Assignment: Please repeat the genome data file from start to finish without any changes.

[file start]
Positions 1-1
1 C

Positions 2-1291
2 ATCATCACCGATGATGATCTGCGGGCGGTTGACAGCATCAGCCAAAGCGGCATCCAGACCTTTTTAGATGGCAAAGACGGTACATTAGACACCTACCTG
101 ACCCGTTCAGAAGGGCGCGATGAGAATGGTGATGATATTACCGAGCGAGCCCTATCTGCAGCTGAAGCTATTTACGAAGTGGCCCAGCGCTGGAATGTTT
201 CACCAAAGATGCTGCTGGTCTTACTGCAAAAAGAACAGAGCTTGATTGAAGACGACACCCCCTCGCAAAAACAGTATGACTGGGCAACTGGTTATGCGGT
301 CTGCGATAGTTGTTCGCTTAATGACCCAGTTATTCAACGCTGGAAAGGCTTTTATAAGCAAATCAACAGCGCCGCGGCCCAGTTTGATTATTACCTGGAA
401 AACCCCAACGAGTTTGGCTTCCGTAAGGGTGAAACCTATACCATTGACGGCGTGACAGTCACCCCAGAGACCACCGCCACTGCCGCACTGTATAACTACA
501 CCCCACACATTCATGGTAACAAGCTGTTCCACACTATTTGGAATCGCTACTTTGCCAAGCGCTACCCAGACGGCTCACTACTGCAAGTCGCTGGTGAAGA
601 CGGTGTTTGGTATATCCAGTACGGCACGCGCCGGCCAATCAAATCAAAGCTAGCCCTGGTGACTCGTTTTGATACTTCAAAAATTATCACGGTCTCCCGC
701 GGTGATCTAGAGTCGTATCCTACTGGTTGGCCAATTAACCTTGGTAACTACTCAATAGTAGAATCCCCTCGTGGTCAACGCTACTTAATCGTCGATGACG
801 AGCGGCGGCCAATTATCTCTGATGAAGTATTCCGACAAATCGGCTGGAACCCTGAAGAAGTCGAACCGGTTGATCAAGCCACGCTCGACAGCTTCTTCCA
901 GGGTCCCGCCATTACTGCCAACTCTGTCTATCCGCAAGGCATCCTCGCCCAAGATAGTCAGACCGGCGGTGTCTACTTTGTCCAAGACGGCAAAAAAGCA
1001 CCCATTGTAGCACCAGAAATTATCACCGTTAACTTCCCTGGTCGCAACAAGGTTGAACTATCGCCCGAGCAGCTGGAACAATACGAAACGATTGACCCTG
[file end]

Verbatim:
Positions 1-1
1 C

Positions 2-1291
2 ATCATCACCGATGATGATCTGCGGGCGGTTGACAGCATCAGCCAAAGCGGCATCCAGACCTTTTTAGATGGCAAAGACGGTACATTAGACACCTACCTG
101 ACCCGTTCAGAAGGGCGCGATGAGAATGGTGATGATATTACCGAGCGAGCCCTATCTGCAGCTGAAGCTATTTACGAAGTGGCCCAGCGCTGGAATGTTT
201 CACCAAAGATGCTGCTGGTCTTACTGCAAAAAGAACAGAGCTTGATTGAAGACGACACCCCCTCGCAAAAACAGTATGACTGGGCAACTGGTTATGCGGT
301 CTGCGATAGTTGTTCGCTTAATGACCCAGTTATTCAACGCTGGAAAGGCTTTTATAAGCAAATCAACAGCGCCGCGGCCCAGTTTGATTATTACCTGGAA
401 AACCCCAACGAGTTTGGCTTCCGTAAGGGTGAAACCTATACCATTGACGGCGTGACAGTCACCCCAGAGACCACCGCCACTGCCGCACTGTATAACTACA
501 CCCCACACATTCATGGTAACAAGCTGTTCCACACTATTTGGAATCGCTACTTTGCCAAGCGCTACCCAGACGGCTCACTACTGCAAGTCGCTGGTGAAGA
601 CGGTGTTTGGTATATCCAGTACGGCACGCGCCGGCCAATCAAATCAAAGCTAGCCCTGGTGACTCGTTTTGATACTTCAAAAATTATCACGGTCTCCCGC
701 GGTGATCTAGAGTCGTATCCTACTGGTTGGCCAATTAACCTTGGTAACTACTCAATAGTAGAATCCCCTCGTGGTCAACGCTACTTAATCGTCGATGACG
801 AGCGGCGGCCAATTATCTCTGATGAAGTATTCCGACAAATCGGCTGGAACCCTGAAGAAGTCGAACCGGTTGATCAAGCCACGCTCGACAGCTTCTTCCA
901 GGGTCCCGCCATTACTGCCAACTCTGTCTATCCGCAAGGCATCCTCGCCCAAGATAGTCAGACCGGCGGTGTCTACTTTGTCCAAGACGGCAAAAAAGCA
1001 CCCATTGTAGCACCAGAAATTATCACCGTTAACTTCCCTGGTCGCAACAAGGTTGAACTATCGCCCGAGCAGCTGGAACAATACGAAACGATTGACCCTG